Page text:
Little, but a big deal
Andrew Alverson is a biologist and expert on diatoms at the University of Arkansas in Fayetteville. He contributed this article to Live Science's Expert Voices: Op-Ed & Insights.
About 20 percent of the oxygen we breathe comes from photosynthesis by marine diatoms — small single-celled algae that play an immense role in keeping the planet's ecosystem working.
Diatoms help mediate carbon and oxygen cycles, are a foundational component of marine food webs, and they process an incredible amount of silica, which comprises about one-quarter of the earth's crust.[The Air You're Breathing? A Diatom Made That]
Andrew Alverson, a biologist and diatom expert at the University of Arkansas in Fayetteville, is studying diatom genomes to answer such questions as how diatoms evolved, how much of their genome they share with bacteria, and how these microorganisms became so well integrated into the global ecosystem.
What follows are ten of the most engaging images of diatoms from Alverson's research.
Scanning electron micrograph of the marine diatom, Amphora.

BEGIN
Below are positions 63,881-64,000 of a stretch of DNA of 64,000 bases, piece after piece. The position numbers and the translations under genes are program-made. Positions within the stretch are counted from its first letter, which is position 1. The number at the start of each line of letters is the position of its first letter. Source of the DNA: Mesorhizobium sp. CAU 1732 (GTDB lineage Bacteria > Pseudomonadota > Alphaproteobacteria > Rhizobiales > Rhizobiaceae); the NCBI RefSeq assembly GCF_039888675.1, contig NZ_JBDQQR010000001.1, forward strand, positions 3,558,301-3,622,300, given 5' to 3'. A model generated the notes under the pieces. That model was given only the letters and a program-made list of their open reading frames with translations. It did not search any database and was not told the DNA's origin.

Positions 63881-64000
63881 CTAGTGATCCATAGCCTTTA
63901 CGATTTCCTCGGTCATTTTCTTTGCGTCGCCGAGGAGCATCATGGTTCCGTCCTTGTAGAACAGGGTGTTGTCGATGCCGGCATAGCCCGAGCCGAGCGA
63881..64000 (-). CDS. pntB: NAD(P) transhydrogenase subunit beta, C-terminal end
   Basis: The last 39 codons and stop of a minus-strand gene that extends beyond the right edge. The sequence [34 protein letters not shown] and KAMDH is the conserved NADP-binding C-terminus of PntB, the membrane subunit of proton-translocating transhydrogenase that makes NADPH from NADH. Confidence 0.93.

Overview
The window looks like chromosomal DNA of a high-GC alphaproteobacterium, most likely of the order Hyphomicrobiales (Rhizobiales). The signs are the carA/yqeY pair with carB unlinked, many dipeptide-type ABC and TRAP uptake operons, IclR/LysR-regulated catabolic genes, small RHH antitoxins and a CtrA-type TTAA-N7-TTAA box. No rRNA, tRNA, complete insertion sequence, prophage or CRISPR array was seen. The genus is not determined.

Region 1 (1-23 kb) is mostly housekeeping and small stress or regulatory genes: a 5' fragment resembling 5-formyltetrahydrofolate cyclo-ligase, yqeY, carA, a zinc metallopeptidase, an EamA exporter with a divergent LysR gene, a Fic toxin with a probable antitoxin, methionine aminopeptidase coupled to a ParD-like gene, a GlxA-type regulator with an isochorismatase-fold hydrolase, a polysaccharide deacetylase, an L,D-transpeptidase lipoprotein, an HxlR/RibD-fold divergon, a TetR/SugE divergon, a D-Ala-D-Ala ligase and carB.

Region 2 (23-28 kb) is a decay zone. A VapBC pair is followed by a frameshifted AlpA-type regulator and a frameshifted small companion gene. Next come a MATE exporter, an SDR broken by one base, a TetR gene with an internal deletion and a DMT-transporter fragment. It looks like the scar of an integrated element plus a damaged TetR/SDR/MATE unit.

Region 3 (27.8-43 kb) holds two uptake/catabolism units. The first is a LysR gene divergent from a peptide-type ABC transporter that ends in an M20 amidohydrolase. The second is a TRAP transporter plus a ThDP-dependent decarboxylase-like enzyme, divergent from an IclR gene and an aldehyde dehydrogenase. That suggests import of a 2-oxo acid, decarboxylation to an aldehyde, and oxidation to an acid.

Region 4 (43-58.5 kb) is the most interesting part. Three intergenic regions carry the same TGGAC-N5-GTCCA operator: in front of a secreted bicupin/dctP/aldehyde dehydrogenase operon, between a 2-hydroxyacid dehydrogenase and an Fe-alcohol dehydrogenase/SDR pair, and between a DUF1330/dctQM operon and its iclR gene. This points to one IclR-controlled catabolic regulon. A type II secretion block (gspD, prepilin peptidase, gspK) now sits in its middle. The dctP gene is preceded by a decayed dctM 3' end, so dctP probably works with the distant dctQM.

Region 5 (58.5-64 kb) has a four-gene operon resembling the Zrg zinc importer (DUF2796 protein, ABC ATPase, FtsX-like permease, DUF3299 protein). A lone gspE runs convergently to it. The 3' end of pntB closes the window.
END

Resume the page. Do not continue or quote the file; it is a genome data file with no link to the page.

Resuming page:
Light micrograph showing the golden-brown plastids and siliceous spines of the marine diatom, Corethron.
Scanning electron micrograph of the freshwater diatom, Cyclotella quillensis.
Light micrograph showing the golden-brown plastid of the marine diatom, Ditylum. This is a model diatom for understanding population structure in widely distributed marine phytoplankton species.
Light micrograph showing a semicircular chain of sibling cells of the marine diatom, Guinardia striata.
Scanning electron micrograph of the brackish water diatom, Psammodictyon.
Scanning electron micrograph of the marine diatom, Skeletonema. DNA sequence data have shown that this genus contains many more species than were recognized based solely on their cell wall features.
Scanning electron micrograph of the marine diatom, Thalassiosira nodulolineata.
Scanning electron micrograph of the freshwater diatom, Stephanodiscus.
Scanning electron micrograph of the marine diatom, Triceratium.
Follow all of the Expert Voices issues and debates — and become part of the discussion — on Facebook, Twitter and Google +. The views expressed are those of the author and do not necessarily reflect the views of the publisher. This version of the article was originally published on Live Science.